LBHF has declared a climate & ecological emergency. 

Like many other UK councils, it has pledged to be net zero carbon by 2030.

One of the steps in achieving this is to reduce car miles across the borough. On 20th November - we held a people's assembly in White City , listening to a panel of experts followed by a Q&A and a discussion leading to some conclusions about the best ways of achieving this. We were joined by:  Caroline Pidgeon (Chair of the Transport Committee at the Greater London Authority), Ian Mudway (a professor at Imperial College), Ruth Fitzharris from Mums For Lungs, Casey Abaraonye from Hammersmith & Fulham Cyclists, and Leo Murray from the climate change campaign group, Possible.

We will be sharing the report in due course and look forward to hosting further meetings. If you'd like any information please get in touch -

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Greetings from Hammersmith 2030

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Greetings from Hammersmith 2030


A vision of the future: (lots of green spaces and not many cars) .... thanks to the children at Old Oak Primary School

The first Saturday of September found us in Wormholt Park for the W12Together festival, manning our Imagine2030 stall and chatting to W12 residents about their ideas for a zero carbon borough. It was a wonderful day – we had so many unexpected and inspiring encounters (and lots of new sign-ups to this newsletter) – and it seems that people are more up for radical change than politicians dare believe. People loved our visualisations of a greener Hammersmith Broadway and a car-free Hammersmith Bridge. Indeed, more green spaces and fewer cars (along with affordable housing) were recurring themes of our conversations. 


LBHF published its long-awaited H&F 2030: Climate and Ecological Strategy. It makes all the right noises: ‘ground-breaking and ambitious’ actions (Free secure bicycle parking for all? A community parklets fund?), community ‘wellbeing’, a ‘just transition’, enhanced biodiversity, cleaner air etc etc. It also acknowledges the high cost of decarbonising the borough: an estimated £2 billion. But, of course, the cost of not acting will be many times greater – and, as we never tire of repeating, the rewards of creating a more sustainable community are beyond measure. So, while we wish that the Strategy had more policy detail, we support LBHF in this step in the right direction; now let’s hold the council to account for delivering on the Strategy’s promise!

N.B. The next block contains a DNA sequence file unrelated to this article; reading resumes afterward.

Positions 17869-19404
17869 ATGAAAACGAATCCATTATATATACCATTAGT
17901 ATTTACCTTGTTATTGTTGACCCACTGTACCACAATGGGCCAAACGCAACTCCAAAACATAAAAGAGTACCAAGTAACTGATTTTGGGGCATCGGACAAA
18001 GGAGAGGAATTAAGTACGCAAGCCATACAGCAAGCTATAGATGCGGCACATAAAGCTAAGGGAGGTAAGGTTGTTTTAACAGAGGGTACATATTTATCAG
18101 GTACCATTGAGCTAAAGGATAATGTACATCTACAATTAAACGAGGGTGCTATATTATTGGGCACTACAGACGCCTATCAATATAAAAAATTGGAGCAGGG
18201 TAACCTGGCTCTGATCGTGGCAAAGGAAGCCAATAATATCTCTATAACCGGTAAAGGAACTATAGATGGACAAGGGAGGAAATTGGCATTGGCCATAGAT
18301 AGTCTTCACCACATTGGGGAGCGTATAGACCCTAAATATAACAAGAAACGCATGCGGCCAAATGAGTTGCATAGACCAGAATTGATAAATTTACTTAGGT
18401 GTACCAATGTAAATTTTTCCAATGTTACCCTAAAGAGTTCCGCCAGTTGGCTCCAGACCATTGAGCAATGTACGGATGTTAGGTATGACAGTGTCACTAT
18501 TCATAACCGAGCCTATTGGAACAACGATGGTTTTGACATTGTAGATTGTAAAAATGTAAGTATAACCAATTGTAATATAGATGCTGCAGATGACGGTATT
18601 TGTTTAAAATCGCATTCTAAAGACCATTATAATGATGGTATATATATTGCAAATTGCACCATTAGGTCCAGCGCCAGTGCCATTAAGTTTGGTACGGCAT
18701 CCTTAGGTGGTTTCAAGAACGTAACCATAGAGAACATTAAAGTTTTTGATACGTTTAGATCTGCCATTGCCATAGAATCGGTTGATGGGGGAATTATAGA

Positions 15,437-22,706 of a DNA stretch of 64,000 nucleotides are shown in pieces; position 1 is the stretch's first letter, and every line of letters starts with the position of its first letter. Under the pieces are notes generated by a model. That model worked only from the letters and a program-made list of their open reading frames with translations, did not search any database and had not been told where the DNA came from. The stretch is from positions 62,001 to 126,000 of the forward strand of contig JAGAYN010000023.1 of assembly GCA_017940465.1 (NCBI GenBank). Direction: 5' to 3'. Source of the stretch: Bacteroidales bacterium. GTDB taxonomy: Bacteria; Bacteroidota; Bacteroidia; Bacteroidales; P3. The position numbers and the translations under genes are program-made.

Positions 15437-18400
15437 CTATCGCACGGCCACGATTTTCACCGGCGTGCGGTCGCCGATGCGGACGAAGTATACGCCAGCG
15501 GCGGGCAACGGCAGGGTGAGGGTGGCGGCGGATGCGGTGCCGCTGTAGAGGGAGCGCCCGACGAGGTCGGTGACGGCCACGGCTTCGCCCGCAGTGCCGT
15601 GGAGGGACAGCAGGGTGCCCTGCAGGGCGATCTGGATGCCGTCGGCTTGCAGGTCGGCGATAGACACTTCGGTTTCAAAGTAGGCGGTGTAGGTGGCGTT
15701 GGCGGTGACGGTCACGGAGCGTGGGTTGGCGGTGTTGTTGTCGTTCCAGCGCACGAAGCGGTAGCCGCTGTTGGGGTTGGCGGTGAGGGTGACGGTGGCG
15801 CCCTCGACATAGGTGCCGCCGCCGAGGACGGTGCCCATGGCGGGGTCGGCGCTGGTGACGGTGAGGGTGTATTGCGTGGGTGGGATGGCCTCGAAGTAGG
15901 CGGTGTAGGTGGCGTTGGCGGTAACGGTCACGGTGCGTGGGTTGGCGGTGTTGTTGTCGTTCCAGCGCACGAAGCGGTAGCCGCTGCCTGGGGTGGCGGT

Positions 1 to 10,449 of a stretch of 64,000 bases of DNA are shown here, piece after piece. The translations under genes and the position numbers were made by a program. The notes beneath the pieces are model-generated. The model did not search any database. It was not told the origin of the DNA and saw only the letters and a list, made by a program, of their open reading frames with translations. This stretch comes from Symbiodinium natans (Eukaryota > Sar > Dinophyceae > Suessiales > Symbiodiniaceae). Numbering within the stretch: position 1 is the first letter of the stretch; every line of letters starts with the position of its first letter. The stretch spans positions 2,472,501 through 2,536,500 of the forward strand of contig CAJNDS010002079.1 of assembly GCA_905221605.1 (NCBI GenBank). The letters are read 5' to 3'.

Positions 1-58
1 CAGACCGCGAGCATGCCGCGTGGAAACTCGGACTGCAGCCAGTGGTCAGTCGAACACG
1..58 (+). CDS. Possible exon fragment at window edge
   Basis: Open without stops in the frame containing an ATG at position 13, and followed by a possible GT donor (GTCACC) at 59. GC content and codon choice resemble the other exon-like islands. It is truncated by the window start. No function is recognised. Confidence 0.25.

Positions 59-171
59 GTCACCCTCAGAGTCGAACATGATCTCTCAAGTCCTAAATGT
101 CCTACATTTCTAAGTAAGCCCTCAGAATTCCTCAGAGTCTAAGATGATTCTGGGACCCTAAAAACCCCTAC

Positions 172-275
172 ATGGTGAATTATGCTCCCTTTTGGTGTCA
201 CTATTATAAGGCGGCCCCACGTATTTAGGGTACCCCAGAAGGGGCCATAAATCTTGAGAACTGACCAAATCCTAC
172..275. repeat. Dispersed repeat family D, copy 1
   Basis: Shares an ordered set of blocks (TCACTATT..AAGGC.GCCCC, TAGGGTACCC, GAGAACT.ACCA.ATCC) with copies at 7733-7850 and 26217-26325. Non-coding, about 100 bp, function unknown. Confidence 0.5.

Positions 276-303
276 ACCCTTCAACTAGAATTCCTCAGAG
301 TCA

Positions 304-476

One of our borough’s local football teams – QPR – provides a fantastic range of sporting, educational, cultural and social opportunities across 7 London boroughs through its Community Trust, with 90 staff providing around 300 sessions a week. It’s a truly impressive organisation, you can read more here: ( At the end of August Imagine2030 was invited to make a presentation on climate change to the Trust team and to help facilitate a discussion with the staff on how issues connected to climate change might be incorporated into the work they do.  Following the workshops the trust has established a working group to help take the ideas further. We are now involved in a further project with the Trust – watch this space.


25th September saw London’s first ever People Parking Day.  Across the city, people brought chairs, tables and pot plants into the streets, creating ‘parklets’ in order to socialise with their neighbours and send the message that some of London’s 1,000,000+ parking spaces should be for people, not for cars. Several pop-up parklets appeared in H&F – including this one in Kinnear Road W12, by Extinction Rebellion Hammersmith & Fulham, which won the prize for Most Marvellous Parklet:


The judges – from the V&A – commented: ‘A strong community led parklet with a good mix of ages... The costumes and strong colour scheme made us smile. It is the parklet we would most want to visit and spend some time with the bees!’ Well done, XRHF! People Parking Day was an initiative by the London Parklet Campaign, whose aim is to get councils to enable and support permanent community parklets, such as this one in Colvestone Crescent 

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